class struggles 2009

TEACHING HISTORY IN SINGAPORE: THE STATE OF THE CRAFT
A Roundtable Presented by the Singapore Heritage Society
Monday 30 November 2009, National Library Building
Opening remarks by Loh Kah Seng

Dear teachers, students, historians, and members of the public

Ten years ago, history teacher Shirley Wilton reflected on the changes in the craft in the United States. In the 1960s, she first stepped into a community college and the idealistic world of teaching and social change. She observed the ‘class struggles’ now taking place between older teachers who breathed the rarified air of the era of the counter-culture, and students of Generation X whose guiding philosophy is ‘consumerism, entertainment and entitlement’. These students of the postmodern age, Wilton insisted, possess a hunger for history, but it is for a history with no fixed answers, and in which they are not passive rote learners but active participants. And teachers have to adjust the ways they teach.

In Singapore, the situation is arguably more complex. There are struggles taking place in our classes as in the American colleges, but the defining dynamic in these struggles is not merely between teachers and students. Yes, we will hear later about the increasing academic and non-academic demands being placed on teachers. We will also learn both about the claims and distractions which are redefining the traditional role of students in our schools.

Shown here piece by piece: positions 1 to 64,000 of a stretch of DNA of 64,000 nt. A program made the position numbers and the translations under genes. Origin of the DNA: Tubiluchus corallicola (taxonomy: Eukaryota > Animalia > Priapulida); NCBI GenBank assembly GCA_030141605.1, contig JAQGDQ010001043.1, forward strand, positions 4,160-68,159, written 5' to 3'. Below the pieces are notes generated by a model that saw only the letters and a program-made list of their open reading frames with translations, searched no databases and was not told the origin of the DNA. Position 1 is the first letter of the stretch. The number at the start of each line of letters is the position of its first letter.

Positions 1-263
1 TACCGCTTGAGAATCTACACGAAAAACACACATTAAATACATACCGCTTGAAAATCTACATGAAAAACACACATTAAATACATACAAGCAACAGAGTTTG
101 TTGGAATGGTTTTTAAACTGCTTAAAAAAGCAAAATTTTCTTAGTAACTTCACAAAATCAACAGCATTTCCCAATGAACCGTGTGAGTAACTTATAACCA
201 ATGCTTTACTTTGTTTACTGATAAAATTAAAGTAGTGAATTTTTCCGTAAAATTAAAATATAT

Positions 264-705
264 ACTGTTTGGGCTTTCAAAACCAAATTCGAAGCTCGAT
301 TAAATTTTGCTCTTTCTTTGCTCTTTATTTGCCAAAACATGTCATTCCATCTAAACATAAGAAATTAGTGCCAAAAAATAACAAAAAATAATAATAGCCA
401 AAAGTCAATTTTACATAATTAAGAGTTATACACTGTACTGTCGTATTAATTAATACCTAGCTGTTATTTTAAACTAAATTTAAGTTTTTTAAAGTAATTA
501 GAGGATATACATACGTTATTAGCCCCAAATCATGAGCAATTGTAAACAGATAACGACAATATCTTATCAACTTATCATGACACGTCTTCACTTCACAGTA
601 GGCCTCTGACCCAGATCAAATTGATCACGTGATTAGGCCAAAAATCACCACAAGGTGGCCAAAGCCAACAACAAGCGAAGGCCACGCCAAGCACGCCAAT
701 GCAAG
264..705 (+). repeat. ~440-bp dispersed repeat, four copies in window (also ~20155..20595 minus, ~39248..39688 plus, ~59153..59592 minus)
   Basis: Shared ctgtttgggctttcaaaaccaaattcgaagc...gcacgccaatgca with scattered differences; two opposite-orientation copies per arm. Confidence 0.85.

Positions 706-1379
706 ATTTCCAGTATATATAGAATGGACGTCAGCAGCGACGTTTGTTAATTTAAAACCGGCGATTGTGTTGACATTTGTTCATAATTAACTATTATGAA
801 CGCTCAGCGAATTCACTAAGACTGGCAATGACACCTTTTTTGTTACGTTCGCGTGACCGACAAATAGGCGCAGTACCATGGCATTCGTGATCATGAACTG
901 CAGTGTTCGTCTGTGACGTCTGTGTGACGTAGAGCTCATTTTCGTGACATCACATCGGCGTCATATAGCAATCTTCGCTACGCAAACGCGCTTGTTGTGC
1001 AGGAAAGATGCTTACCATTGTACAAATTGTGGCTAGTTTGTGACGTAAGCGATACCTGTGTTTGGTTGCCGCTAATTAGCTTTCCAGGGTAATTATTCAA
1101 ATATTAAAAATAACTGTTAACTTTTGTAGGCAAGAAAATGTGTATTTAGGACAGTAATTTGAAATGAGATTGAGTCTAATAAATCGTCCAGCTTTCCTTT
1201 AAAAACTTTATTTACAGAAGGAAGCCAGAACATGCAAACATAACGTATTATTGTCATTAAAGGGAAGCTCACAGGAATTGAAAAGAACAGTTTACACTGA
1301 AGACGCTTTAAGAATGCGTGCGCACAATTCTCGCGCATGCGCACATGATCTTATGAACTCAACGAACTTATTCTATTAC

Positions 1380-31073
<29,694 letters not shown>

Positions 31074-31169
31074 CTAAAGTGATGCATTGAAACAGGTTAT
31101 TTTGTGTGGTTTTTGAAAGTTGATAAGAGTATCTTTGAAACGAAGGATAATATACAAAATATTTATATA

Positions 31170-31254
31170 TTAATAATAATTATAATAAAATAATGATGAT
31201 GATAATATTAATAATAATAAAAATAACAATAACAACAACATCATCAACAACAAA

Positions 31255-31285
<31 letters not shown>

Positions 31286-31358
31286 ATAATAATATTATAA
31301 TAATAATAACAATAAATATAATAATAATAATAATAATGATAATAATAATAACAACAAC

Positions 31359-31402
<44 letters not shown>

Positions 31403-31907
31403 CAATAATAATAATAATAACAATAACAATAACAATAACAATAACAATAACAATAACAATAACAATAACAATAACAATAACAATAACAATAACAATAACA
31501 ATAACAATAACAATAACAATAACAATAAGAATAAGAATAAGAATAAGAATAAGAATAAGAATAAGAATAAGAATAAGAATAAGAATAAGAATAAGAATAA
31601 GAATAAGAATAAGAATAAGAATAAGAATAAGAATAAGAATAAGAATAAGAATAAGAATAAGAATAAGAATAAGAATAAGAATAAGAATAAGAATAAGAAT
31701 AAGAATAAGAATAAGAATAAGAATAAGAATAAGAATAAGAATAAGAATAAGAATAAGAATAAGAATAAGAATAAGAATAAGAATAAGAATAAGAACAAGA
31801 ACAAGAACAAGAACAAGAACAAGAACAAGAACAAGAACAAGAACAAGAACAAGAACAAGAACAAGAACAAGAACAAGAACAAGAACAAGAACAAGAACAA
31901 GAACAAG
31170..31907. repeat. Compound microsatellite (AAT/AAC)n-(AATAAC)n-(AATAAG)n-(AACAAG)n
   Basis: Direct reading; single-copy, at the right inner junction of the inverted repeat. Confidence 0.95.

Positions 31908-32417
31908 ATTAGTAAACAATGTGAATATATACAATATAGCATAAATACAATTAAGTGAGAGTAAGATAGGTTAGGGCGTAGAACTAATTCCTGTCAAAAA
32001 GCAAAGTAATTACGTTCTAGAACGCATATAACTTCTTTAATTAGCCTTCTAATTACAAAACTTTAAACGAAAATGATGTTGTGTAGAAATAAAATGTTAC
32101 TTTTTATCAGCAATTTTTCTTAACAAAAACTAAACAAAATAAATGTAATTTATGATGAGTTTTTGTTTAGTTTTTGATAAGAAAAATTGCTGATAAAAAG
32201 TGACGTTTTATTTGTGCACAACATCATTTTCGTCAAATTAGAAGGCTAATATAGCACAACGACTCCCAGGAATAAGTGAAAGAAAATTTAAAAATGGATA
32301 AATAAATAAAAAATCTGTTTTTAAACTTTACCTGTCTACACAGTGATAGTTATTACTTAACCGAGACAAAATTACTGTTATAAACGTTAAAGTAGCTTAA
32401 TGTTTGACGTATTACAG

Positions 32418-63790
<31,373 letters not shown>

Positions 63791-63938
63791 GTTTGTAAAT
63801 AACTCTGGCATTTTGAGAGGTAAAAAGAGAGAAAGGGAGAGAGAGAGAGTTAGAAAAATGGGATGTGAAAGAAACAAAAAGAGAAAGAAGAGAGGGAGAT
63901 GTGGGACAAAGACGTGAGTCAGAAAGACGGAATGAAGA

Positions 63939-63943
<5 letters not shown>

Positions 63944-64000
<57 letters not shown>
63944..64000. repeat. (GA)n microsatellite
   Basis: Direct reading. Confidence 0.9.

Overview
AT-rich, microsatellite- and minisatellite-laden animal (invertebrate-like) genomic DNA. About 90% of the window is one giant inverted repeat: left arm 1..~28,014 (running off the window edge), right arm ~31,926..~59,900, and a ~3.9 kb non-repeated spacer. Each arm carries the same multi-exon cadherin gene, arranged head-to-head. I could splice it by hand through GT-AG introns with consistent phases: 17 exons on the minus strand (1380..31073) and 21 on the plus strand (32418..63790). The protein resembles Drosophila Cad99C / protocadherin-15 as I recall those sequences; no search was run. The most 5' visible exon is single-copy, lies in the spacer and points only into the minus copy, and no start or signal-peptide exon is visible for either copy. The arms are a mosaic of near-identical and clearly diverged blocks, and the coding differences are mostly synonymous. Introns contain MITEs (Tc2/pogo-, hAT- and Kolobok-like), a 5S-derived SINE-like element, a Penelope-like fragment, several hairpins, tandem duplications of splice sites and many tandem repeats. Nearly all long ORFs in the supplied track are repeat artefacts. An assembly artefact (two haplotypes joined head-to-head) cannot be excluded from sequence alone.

Yet, there are also other vectors of change weighing heavily on history education in Singapore. The nation seeks to transform itself into a global city. Over the course of the last two decades, this has meant an unceasing process of destruction and restructuring in the discipline. The ministry has attempted to trim the content, introduce historical sources, encourage new methods of inquiry, de-emphasise examinations, and cultivate thinking skills. Above all, it seeks to forge the young historian and active citizen. History is not the only subject so affected, but it is telling that it is the past which is strongly regarded as the pathway to the imagined future. There are more changes on the horizon, to further encourage students to work like historians, build bridges between history and other disciplines and move to a more inclusive approach in National Education. In the scale of changes which have transformed the subject, history teaching in Singapore has truly entered a postmodern age.

So, this roundtable is about teachers and students, but it is also about context, which shapes the culture of the classroom, demands of the curriculum, and consequences of policies. We have a real opportunity to reflect on our individual efforts and the larger forces which enhance or deflect them. I must emphasise that we make our presentations in our personal capacity, and they are also often anecdotal and not necessarily representative. But I think it is because our thoughts are informal and earnest that they serve their purpose in getting to the heart of the issues. At the very least, the reflections will underline what teachers and students think. But more than that, they may enable us to assess the state of history teaching in Singapore. Some of what we say may not be new but we seek to explore the issues more deeply and to explain them. The reflections may provide a platform for teachers, students, curriculum planners, and historians to imagine ways to reshape the craft in the future. We aim to return.

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